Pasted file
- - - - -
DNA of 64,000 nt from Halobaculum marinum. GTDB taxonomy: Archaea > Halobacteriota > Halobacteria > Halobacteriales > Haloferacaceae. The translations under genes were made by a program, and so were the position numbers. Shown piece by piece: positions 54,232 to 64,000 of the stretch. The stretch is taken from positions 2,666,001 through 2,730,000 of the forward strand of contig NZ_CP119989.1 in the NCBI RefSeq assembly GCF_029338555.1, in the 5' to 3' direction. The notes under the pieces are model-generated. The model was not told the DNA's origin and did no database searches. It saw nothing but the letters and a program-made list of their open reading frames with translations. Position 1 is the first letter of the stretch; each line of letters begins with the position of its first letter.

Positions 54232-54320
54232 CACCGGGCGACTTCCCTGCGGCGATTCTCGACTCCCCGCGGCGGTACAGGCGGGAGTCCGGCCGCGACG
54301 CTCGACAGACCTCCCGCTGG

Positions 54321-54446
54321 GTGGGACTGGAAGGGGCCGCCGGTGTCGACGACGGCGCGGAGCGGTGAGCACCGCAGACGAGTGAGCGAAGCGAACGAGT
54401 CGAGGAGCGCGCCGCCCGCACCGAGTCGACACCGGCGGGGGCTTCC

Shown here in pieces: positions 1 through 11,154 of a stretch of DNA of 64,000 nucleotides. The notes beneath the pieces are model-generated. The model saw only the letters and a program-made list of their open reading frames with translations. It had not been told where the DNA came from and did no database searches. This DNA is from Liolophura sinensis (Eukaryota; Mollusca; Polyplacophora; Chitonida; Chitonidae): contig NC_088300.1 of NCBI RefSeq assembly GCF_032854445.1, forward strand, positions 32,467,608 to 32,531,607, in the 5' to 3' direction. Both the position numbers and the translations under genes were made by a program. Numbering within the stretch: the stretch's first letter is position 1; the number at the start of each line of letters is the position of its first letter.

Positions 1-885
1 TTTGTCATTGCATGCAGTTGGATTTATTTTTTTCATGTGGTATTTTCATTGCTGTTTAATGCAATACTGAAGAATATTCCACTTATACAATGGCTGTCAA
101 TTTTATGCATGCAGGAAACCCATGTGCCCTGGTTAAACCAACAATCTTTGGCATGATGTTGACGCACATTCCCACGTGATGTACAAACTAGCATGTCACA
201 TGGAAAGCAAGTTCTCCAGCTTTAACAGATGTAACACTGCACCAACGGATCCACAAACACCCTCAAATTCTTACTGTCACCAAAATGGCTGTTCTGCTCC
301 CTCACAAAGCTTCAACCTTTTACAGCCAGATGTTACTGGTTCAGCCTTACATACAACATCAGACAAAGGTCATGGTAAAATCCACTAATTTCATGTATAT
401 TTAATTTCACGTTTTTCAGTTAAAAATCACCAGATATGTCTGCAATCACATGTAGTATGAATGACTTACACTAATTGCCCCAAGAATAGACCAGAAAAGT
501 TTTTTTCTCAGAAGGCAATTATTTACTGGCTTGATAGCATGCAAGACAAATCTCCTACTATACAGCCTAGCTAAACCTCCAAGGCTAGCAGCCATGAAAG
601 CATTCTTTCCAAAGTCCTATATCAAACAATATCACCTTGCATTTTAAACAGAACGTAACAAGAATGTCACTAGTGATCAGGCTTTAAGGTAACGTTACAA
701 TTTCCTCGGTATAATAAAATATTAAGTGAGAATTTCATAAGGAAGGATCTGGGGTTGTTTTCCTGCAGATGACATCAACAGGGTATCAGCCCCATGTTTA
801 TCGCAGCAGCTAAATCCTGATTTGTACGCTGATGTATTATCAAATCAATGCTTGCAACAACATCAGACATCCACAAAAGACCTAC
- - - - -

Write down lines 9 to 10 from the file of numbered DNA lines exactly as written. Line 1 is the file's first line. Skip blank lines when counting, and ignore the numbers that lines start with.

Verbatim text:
Positions 1-885
1 TTTGTCATTGCATGCAGTTGGATTTATTTTTTTCATGTGGTATTTTCATTGCTGTTTAATGCAATACTGAAGAATATTCCACTTATACAATGGCTGTCAA